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GLUTEN FREE LIVING
Is It For You?
Everything You Need To Know
Everybody’s talking about gluten. You can’t avoid the topic in the health community. So- what is gluten? And should you eat it? Here’s everything you need to know.
Gluten is a protein found in certain grains- wheat, barley, rye, spelt, semolina, bulgar, triticale, kamut, farro, durum, and some oats. It’s what gives them their chewy texture.
So how do you know if going gluten free is for you?
According to Dr. Crowe, ditching gluten is unnecessary for most people.
The gluten-free diet was originally made to combat celiac disease, an inherited condition which affects less than 1% of the population. With celiac, your body can’t process gluten. It leads to inflammation, damage to the intestines, rashes, bone problems, fatigue, depression, iron deficiency, and more.
Some people don’t have celiac or a wheat allergy, but still experience problems when consuming gluten. These people likely have non-celiac gluten sensitivity, or wheat intolerance. This results in painful gut symptoms, fatigue, bloating, headaches, bran fog, joint pain, skin rash (most often on the face, the back of the arms, and the bottom), and more.
A gluten-free diet typically helps relieve these symptoms.
Gluten sensitivity’s prevalence is unclear, but likely more common than celiac. There is no reliable blood or tissue test to know for certain if you have this condition. This is because gluten sensitivity isn’t a single disease, and has a number of possible causes. It could be because gluten activates the immune system in the small intestine or causes the gut to become leaky. Sometimes it’s because the individual is not sensitive to wheat proteins, but to fructans, the sugars found in wheat and other foods. Human intestines can’t break them down or absorb them. So, they make their way to the large intestine, or colon, where they’re fermented by bacteria, leading to gas and bloating.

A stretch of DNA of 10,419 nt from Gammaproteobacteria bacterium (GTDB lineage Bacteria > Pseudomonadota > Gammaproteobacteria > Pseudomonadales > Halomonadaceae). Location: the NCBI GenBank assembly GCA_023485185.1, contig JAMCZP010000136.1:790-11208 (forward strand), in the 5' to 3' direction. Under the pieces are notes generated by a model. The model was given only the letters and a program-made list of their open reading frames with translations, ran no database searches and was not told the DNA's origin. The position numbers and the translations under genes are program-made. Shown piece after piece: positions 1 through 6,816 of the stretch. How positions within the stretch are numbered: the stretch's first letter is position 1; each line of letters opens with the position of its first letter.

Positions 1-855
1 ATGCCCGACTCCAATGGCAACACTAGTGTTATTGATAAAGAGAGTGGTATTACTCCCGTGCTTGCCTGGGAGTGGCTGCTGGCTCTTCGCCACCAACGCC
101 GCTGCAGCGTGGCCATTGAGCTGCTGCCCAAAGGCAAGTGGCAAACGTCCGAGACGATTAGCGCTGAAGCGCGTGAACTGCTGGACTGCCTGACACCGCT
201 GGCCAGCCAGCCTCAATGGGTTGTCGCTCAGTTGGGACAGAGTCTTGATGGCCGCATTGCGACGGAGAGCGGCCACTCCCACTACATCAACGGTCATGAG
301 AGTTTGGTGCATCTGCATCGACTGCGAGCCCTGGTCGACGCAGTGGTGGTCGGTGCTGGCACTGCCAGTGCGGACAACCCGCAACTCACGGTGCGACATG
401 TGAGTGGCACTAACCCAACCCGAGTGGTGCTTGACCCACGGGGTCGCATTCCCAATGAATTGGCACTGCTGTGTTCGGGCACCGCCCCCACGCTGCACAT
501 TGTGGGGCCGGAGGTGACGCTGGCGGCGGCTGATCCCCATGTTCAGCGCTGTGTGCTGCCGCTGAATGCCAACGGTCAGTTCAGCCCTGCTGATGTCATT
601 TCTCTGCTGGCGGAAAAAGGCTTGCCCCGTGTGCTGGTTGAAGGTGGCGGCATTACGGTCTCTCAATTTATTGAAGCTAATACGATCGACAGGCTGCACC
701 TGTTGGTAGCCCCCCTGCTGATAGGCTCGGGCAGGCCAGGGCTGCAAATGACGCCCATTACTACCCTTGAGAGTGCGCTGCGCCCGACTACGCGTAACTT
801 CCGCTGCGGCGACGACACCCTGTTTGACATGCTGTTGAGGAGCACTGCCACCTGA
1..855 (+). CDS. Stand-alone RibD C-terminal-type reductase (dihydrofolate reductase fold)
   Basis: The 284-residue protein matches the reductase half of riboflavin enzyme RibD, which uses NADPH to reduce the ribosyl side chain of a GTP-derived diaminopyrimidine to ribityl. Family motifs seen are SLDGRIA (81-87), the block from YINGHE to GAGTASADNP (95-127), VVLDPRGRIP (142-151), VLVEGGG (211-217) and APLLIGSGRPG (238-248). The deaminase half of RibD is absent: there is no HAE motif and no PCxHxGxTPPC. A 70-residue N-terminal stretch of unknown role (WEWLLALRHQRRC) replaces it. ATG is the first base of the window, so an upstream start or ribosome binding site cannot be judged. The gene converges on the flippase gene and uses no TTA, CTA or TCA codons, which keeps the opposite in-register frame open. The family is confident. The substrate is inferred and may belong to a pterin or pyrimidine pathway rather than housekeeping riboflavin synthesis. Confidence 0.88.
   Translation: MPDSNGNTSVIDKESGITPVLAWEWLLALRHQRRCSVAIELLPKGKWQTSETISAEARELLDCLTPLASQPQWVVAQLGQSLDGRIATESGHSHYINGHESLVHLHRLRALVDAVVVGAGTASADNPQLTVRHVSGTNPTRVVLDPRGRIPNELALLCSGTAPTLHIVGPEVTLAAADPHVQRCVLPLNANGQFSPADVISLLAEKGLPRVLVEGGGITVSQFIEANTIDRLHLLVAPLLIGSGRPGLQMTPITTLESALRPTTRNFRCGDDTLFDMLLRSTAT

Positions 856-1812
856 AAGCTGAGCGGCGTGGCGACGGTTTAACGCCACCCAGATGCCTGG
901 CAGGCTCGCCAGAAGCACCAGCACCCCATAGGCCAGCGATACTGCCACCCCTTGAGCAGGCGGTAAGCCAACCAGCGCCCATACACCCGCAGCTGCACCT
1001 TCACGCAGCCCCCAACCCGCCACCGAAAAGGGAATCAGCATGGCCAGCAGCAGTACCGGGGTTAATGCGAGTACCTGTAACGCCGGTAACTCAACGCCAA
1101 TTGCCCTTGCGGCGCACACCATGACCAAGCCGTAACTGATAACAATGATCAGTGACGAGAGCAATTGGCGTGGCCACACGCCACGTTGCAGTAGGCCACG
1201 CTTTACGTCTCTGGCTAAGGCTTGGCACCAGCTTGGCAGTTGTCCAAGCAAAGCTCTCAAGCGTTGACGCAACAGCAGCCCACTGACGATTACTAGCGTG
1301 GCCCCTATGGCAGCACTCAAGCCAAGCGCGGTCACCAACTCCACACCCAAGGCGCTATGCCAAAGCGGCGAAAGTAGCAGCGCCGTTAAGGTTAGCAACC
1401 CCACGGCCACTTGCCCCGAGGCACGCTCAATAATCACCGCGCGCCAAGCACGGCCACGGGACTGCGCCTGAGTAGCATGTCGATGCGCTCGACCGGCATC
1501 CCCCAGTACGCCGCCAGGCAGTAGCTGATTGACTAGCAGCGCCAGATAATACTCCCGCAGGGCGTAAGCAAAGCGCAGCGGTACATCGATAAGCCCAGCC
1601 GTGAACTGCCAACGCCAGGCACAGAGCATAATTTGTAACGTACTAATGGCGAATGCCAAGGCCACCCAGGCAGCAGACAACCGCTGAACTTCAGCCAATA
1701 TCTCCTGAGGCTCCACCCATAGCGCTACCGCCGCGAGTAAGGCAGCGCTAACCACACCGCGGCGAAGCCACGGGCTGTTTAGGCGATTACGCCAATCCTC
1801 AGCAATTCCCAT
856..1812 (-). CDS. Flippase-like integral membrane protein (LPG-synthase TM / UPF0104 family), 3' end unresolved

Some people only experience negative effects because of the nocebo effect (the opposite of the placebo effect). They think they have problems digesting gluten, which leads them to believe they’re experiencing symptoms they wouldn’t otherwise.
If you feel you might have problems digesting gluten, get tested. If you are not celiac, but your sypmtoms persist, try removing gluten, or try an elimination diet. When initially removing gluten from your diet, depending on how often you eat it, you will likely crave it because it’s a highly addictive protein.
If you find you’re still craving gluten after 5 days of removing it from your diet, it’s because your body is craving the nutrients it was getting. You can easily replace these nutrients by eating a whole food diet of lots of fruits, veggies, whole grains, legumes, nuts, and seeds. Gluten is also a rich source of B vitamins. Make sure you supplement B vitamins with a high quality supplement if you’re on a vegan diet. A raw organic spirulina supplement is a great way to get B12 on a vegan diet with a whole food.
The good news is- if you need to go gluten free, i has never been easier. There’s an abundance of alternatives to glutenous products- pasta, bread, crackers, sweets, and more. The less ingredients, the better.
When looking for pasta, for example, look for brands with minimal ingredients- like brown rice and water versus a pasta with lots of ingredients like potato starch, tapioca starch, and more. Brown rice pasta is a delicious, easily digested alternative to wheat pasta.
If you’re looking to stick to whole grains, here are some gluten free alternatives: brown and wild rice, quinoa, gluten-free oats (check the label), millet, teff, sorghum, buckwheat, amaranth, and more.
There’s a wealth of information online about gluten free living. You can find delicious recipes, practical blogs, and any other information you need online.
If you do remove gluten from your diet, and you’re vegan, make sure you’re supplementing B vitamins in your diet with a supplement or raw spirulina tablets, and by making sure you’re eating lots of whole foods- fruits, vegetables, whole grains, legumes, nuts, and seeds.
What are your favorite gluten free recipes? Let us know!
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